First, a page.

The SCBA method allows firefighters to carry additional tools & equipment, or free their hands to climb ladders, operate hose lines, etc.

    HOSE-PACK DEPLOYMMENT HOSE-PACK DEPLOYMMENT HOSE-PACK DEPLOYMMENT

     CHARGING & ADVANCING TECHNIQUES

    There are three basic ways to charge the Metro-Pack. In the first two

    methods, the hose-pack is charged before it is advanced. In the third

    method, the hose is advanced “dry” prior to being charged. They are as

    follows:

“Flat-loading” is a good technique

    to use when there is open,

    unobstructed space to work in (photo

    19a shows the strap removed, and

    hose pack in the “open” position –

    ready to be connected &charged.)

19a

Photo 19b: Metro-Pack

    fully charged, and ready for use.

     19b

     “Vertical-loading” is used when working in confined areas such as stairwells, landings, and hallways.

     The coil charges best when water charges in from

     the bottom. FF’s “open” the pack, lift the hose up,

    and support it against a wall or railing. Support the coil with both arms through the center, at shoulder width. Place the nozzle on the ground.

     22a

Photo 22b:

    Metro-Pack charged inside a stairwell. This method allows room to maneuver, and effectively advance 100’

    of attack line onto the fire floor.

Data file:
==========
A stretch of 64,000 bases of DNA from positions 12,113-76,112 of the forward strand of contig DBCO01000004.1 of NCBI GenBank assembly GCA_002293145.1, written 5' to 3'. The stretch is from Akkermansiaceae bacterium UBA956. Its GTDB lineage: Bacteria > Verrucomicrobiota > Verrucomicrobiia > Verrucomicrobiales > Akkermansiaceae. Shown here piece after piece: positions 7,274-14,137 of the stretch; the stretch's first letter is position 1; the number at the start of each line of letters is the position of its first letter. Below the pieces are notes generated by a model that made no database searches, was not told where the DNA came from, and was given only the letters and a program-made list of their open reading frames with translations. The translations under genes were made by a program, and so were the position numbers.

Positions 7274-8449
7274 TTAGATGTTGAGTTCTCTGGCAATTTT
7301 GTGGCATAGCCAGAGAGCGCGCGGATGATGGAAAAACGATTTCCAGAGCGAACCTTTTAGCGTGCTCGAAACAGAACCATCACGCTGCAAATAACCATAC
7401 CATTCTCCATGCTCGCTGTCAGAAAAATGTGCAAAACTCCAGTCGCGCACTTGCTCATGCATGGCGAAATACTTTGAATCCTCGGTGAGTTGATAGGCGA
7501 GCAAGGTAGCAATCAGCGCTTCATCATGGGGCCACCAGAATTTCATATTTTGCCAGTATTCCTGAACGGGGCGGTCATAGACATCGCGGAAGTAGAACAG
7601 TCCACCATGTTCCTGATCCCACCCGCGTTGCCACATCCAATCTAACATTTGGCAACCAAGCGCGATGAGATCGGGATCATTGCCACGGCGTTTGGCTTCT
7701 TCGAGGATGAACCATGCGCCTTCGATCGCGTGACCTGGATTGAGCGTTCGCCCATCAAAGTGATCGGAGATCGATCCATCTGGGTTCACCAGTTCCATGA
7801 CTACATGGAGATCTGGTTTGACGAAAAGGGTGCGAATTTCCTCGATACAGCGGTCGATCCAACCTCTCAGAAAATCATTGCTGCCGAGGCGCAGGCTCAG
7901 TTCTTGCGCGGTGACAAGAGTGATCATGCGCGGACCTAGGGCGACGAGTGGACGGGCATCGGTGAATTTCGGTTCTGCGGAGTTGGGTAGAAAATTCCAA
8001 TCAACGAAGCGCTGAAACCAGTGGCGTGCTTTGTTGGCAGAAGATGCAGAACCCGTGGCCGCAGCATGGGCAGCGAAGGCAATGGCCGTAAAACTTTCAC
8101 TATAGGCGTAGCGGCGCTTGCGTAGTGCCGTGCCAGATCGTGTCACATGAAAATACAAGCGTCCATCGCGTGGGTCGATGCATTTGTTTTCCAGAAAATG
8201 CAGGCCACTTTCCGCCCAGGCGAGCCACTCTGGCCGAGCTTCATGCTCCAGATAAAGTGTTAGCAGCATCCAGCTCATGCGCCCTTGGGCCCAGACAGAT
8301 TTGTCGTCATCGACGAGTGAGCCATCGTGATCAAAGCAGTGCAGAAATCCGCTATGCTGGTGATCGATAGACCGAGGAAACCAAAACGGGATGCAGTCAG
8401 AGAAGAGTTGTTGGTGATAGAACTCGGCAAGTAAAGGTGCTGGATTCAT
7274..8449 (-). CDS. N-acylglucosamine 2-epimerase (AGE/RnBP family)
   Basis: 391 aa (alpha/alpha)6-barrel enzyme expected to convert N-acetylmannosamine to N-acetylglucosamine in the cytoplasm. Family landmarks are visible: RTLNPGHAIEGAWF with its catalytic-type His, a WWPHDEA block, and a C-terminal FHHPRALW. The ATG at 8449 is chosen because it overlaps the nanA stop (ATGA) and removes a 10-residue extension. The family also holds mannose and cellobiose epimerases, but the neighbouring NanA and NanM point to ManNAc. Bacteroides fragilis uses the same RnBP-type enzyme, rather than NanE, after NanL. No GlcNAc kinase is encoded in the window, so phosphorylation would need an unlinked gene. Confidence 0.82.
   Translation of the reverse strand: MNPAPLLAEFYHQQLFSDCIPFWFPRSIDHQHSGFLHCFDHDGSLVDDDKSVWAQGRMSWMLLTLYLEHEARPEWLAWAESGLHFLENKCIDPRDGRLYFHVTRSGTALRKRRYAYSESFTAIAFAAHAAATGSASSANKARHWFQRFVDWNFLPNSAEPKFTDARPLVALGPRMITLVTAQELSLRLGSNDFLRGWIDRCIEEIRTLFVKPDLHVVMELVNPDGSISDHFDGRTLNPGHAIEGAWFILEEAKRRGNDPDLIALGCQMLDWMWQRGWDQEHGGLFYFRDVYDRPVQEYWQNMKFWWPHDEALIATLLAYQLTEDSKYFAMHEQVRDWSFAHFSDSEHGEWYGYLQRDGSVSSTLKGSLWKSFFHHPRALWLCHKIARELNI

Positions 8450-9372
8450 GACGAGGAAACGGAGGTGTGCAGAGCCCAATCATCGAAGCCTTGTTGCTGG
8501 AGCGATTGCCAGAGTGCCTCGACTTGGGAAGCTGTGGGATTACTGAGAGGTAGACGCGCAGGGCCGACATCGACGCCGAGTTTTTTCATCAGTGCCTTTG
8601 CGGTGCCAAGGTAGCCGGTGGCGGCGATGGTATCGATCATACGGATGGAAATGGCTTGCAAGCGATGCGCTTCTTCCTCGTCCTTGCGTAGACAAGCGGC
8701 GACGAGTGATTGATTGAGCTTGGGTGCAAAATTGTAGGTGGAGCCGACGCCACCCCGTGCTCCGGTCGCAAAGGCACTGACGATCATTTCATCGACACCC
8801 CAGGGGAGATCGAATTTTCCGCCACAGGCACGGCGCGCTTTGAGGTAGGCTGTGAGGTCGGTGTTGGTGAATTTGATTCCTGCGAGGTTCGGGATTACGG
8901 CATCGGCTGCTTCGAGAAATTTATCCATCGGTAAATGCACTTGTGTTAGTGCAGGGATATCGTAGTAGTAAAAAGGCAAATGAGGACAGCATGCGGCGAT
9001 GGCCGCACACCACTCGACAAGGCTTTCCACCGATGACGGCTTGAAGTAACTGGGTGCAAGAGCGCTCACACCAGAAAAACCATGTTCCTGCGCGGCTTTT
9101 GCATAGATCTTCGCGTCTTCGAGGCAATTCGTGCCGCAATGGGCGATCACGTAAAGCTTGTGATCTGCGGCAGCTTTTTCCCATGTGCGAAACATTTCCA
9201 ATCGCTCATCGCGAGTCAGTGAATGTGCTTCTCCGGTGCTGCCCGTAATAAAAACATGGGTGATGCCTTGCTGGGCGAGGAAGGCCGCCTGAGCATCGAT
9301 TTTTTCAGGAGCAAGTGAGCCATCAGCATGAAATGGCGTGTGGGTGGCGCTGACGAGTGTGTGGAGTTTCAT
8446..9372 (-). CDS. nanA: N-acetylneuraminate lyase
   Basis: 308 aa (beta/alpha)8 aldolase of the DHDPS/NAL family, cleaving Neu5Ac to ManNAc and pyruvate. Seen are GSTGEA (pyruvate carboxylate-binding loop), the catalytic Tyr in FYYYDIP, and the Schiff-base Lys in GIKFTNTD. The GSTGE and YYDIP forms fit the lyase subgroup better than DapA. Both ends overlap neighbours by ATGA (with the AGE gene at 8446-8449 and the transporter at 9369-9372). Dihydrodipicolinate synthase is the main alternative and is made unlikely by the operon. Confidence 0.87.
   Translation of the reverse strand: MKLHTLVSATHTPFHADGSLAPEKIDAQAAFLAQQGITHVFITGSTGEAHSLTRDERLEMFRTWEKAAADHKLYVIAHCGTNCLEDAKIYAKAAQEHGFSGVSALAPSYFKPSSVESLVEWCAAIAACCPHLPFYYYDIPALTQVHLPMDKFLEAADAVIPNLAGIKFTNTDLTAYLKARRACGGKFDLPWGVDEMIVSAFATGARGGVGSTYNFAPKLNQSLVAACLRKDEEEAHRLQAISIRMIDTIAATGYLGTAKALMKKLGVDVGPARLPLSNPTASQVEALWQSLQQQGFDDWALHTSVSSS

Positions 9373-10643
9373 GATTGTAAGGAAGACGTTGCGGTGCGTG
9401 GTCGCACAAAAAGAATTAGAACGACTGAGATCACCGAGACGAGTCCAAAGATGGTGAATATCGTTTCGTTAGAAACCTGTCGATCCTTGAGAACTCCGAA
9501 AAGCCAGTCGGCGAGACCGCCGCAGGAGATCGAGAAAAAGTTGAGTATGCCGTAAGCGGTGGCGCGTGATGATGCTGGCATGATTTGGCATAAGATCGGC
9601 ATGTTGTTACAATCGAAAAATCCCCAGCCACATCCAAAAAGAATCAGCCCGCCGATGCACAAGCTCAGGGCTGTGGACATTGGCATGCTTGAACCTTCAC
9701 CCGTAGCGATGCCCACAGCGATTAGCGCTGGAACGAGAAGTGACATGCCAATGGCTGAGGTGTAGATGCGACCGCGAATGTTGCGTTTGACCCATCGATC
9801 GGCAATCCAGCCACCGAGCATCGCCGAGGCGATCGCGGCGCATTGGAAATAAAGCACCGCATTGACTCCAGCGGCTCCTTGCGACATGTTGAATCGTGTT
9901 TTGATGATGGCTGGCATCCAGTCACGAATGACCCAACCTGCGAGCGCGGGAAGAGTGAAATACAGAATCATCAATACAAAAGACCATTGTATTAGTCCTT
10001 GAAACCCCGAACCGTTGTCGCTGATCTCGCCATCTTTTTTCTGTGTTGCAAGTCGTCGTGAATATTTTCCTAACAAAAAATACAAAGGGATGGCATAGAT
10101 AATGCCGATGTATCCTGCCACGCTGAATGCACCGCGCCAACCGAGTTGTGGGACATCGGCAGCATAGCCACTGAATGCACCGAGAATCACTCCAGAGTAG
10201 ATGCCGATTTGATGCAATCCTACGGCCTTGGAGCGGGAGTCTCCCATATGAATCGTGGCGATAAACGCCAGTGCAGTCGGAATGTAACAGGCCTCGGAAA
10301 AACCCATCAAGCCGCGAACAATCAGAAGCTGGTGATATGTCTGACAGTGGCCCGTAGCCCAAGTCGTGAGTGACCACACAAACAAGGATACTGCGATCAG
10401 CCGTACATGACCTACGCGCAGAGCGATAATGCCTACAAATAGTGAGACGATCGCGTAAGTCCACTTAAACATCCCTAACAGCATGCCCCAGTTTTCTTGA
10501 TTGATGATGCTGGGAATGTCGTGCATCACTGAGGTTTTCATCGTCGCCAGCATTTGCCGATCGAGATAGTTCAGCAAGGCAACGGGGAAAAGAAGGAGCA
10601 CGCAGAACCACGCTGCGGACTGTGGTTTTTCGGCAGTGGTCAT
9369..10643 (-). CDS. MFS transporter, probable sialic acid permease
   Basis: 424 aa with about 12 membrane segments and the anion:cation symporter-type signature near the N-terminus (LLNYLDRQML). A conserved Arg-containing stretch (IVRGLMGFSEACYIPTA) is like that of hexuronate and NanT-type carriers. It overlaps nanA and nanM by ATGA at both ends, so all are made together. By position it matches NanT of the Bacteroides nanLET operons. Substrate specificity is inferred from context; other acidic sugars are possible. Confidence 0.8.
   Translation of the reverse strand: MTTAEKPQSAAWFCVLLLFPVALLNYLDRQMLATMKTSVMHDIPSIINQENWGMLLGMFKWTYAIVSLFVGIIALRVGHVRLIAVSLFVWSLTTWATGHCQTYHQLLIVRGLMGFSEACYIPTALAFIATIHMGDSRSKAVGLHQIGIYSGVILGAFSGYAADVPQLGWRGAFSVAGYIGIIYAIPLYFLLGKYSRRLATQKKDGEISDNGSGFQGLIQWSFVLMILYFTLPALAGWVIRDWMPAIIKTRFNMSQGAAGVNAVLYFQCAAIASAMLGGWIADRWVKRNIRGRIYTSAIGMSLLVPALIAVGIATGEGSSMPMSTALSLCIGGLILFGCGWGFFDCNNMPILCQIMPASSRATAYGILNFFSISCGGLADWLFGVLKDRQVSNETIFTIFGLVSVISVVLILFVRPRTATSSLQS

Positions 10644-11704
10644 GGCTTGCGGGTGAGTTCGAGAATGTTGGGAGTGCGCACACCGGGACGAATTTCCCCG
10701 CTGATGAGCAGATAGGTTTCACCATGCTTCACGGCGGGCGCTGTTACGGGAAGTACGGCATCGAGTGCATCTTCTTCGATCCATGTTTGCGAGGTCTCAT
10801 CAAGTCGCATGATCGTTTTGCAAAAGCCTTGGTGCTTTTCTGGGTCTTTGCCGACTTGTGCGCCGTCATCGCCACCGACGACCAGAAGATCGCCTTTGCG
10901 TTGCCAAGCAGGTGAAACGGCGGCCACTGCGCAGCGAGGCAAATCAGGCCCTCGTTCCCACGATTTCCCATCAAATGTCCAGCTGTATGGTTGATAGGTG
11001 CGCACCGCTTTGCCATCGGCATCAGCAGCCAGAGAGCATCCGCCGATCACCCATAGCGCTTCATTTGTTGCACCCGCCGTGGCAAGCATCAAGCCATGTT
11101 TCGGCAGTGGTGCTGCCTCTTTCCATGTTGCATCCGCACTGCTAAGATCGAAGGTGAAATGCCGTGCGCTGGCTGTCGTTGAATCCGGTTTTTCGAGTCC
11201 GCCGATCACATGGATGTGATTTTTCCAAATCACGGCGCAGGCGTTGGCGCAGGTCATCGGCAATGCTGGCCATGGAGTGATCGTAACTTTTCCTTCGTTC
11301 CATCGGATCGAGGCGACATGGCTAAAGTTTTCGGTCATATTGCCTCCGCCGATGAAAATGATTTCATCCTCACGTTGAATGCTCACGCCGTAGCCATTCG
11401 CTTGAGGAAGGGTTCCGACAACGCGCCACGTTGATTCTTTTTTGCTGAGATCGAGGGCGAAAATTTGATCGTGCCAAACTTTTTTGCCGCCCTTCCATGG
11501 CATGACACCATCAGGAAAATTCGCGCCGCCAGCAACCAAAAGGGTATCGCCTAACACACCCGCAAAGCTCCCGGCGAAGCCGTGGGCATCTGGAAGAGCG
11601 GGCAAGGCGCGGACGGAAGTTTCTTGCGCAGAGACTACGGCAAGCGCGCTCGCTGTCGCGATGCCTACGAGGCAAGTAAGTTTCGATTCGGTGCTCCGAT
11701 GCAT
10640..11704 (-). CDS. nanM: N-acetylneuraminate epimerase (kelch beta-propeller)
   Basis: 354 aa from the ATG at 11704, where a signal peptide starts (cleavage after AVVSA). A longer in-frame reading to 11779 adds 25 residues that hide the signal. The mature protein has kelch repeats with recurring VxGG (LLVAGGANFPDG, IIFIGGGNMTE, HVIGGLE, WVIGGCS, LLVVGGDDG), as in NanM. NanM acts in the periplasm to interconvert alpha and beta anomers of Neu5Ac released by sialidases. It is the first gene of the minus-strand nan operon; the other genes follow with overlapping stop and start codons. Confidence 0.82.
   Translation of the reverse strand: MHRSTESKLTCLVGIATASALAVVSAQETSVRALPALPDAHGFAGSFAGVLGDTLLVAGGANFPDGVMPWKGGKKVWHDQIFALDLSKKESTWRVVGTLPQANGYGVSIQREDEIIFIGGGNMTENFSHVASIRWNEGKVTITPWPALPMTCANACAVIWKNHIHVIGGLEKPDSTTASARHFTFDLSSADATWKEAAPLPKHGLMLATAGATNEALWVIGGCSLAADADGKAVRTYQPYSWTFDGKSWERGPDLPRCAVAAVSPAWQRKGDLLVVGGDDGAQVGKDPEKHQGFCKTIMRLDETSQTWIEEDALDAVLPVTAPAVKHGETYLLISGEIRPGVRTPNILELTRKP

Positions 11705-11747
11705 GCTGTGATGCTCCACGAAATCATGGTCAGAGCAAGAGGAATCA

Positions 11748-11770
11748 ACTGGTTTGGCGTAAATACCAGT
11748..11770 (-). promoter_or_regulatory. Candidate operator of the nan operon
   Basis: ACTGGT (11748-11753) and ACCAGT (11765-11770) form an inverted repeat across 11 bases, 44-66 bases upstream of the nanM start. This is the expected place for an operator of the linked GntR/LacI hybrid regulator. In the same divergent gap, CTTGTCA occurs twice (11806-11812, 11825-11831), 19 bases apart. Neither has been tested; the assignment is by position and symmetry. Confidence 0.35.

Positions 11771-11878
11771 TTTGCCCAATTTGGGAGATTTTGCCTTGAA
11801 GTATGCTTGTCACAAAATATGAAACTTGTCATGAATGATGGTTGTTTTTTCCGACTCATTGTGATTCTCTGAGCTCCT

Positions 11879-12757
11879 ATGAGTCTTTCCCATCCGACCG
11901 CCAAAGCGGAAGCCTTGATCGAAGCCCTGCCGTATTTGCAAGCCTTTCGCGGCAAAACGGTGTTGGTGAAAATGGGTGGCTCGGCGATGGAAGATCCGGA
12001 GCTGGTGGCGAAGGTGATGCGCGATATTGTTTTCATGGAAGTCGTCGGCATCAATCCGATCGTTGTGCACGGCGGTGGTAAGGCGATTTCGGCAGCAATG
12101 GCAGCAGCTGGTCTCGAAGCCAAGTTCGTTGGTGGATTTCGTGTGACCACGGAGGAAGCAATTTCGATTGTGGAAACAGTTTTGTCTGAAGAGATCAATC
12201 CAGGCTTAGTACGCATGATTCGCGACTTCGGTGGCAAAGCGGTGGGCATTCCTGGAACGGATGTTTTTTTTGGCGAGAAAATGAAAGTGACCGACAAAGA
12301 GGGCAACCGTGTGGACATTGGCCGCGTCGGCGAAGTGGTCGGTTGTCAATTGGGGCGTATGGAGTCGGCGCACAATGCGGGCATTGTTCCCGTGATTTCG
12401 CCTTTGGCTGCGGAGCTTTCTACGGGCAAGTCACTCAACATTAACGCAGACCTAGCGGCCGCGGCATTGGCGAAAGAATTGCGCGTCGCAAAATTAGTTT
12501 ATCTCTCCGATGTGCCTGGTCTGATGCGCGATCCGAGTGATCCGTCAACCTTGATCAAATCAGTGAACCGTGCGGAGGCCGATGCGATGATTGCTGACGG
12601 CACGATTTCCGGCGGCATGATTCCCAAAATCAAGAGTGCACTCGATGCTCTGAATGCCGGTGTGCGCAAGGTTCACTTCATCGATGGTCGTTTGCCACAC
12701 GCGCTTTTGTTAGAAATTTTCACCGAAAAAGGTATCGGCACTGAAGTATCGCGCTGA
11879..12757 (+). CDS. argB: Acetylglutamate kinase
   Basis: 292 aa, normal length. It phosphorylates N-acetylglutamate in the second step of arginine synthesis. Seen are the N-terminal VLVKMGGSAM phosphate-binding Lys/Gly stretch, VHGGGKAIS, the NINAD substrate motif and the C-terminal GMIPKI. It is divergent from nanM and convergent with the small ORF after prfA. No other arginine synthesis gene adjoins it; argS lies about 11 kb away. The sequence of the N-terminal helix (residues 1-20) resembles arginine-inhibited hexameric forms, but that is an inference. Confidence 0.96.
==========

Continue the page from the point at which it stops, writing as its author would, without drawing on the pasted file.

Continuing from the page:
22b

    The “Shoulder Lead” is a dry hose advance.

    This method is used when FF’s need to

    advance hose- lines prior to charging them

    with water.

    Step 1: Open the pack on the ground. Connect the

    female coupling to the water source.

     2. 3.

    Step 2: Place the nozzle on your shoulder, with hose layered on top. (photo 23a)

    Step 3: Advance the hose by flaking loops off the top of your shoulder as you walk. Once

    accomplished, the remaining hose left can then be charged using either technique described

    above based on the situation. (photo 23b)

    NOTE: When advancing dry hose up ladders, or stairwells…secure hose lines prior to charging

    with water. This will prevent gravity from pulling much of the hose back down below.

    EVOLUTIONS: Using the Water-Thief / WyeEVOLUTIONS: Using the Water-Thief / WyeEVOLUTIONS: Using the Water-Thief / Wye

    Below are some examples where the Metro-Pack can be used

    successfully…when evolutions incorporate the water-thief, or the 2 ?” gated wye:

    “Wye-Line” Configurations

     &

    Stand-pipe Operations

     “Aerial Waterways”

     Reverse Hose Lay- Attack Lines

     Rapid Intervention Teams

    Note: When using the Metro-Pack…crews have the option of operating either two 100’ hand

    lines (320 gpm), or one 200’ hand line (160 gpm).

HOSE WINDER DIAGRAM HOSE WINDER DIAGRAM HOSE WINDER DIAGRAM

    M-P ETROACK STRAP DIAGRAMMETRO-PACK STRAP DIAGRAM METRO-PACK STRAP DIAGRAM

    (Velcro-Side)

     Nozzle Strap

    Hose Strap Center Strap

     Hook Velcro

     Loop Velcro

     25” 30”

     “main-strap”

     Embroidery

     “Handle”

     59”